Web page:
While people refrain from going outside to prevent the spread of the novel coronavirus, for the elderly it could lead directly to a deterioration of their mental and physical health when they shut themselves indoors. The Mainichi Shimbun recently spoke with geriatric medicine professor Katsuya Iijima of the University of Tokyo, who played a leading role in the creation of a flyer on pointers for senior citizens under self-quarantine, which is available in Japanese on the Japan Geriatrics Society's website, and asked him about health tips for the elderly amid the pandemic.
Iijima: When seniors spend their days doing nothing but watching TV all day, being in a daze for a long period of time, skipping meals or not talking to others, their physical and intellectual activities drop, making them frail. In such a state, their ability to recover from an illness as well as their immune systems are compromised. It has been said that the amount of muscle a senior person loses when bedridden for two weeks is equivalent to seven years' worth of muscle loss.
To prevent this, you'll need to increase the time that you're moving around and make sure that you do small workouts at home. For example, you can stand up and take steps on the spot when the TV is on a commercial break. Calisthenics and squats are also effective. When the weather is clear, you should go outside or somewhere in an open space and do physical activities. While you should avoid crowds, walking is recommended.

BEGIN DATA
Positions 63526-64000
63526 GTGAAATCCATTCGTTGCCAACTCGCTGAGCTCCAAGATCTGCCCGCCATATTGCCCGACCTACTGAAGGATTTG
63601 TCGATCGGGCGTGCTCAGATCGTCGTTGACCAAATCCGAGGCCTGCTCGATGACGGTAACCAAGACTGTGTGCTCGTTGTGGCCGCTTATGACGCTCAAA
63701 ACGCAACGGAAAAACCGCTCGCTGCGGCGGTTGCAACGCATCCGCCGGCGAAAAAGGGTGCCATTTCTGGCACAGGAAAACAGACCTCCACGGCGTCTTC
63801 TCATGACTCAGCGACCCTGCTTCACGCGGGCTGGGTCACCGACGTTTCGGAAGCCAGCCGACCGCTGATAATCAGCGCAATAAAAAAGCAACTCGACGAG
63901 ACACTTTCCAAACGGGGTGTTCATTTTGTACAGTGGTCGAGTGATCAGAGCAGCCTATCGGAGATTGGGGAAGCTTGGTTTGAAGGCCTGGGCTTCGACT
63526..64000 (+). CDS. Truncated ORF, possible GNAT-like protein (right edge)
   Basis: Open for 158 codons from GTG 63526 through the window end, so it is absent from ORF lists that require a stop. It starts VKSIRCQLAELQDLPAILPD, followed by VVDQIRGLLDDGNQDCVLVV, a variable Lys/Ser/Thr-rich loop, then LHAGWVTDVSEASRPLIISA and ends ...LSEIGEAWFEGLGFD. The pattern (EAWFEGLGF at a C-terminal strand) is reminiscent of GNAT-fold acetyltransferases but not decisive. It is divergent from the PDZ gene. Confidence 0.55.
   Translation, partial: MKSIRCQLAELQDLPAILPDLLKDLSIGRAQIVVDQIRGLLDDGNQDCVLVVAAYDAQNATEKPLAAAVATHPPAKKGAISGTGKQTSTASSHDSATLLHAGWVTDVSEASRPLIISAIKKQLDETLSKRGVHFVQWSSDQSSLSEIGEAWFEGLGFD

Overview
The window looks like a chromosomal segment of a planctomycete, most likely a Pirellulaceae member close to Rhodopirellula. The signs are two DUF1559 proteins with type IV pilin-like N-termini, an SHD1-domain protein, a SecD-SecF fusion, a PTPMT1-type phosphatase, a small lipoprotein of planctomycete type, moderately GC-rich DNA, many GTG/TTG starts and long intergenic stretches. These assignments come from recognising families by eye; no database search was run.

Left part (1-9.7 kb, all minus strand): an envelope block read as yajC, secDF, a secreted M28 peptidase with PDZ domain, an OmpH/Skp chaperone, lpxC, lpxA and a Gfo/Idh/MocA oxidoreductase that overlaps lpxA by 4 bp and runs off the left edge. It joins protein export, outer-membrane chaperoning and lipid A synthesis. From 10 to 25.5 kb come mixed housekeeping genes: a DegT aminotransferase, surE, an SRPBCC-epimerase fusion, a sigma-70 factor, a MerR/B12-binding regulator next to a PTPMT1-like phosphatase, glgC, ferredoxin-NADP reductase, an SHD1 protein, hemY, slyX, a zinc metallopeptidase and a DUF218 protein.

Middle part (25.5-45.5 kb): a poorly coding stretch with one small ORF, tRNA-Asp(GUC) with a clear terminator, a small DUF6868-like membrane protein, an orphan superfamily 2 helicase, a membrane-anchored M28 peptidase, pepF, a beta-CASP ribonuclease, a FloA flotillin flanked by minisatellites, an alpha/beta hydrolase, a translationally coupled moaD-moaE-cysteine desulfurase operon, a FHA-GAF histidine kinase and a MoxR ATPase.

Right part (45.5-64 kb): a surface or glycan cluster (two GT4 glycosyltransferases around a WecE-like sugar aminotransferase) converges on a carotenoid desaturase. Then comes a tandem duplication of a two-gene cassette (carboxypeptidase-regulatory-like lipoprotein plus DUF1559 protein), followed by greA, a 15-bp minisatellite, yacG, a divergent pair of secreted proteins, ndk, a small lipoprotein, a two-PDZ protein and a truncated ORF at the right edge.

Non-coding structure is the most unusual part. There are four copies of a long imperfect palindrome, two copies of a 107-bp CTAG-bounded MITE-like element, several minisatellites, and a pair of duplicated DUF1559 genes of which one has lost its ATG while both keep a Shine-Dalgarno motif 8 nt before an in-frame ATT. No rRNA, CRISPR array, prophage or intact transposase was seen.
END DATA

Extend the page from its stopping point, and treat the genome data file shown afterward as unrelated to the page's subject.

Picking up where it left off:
It is all the more important for the elderly to eat a well-balanced diet and make sure that they chew well before swallowing when their daily routines become disrupted. They should also take in protein, which is the source of muscle. Brushing one's teeth after meals and before going to bed is effective in preventing infectious diseases such as influenza.
Furthermore, socializing is important to keep one's health. When you keep yourself at home and don't have many opportunities to talk to other people, your oral muscles waste away. Senior citizens are encouraged to talk with their family members and friends on the phone as well as interact with their neighbors to support each other.
If you live away from your elderly parents, give them a call. If they have grandchildren, video-chatting with them could also be helpful. Casual greetings and conversations could comfort someone and solve problems, and are also effective in sharing legitimate information.
(Interview by Shuji Ozaki, Local News Group)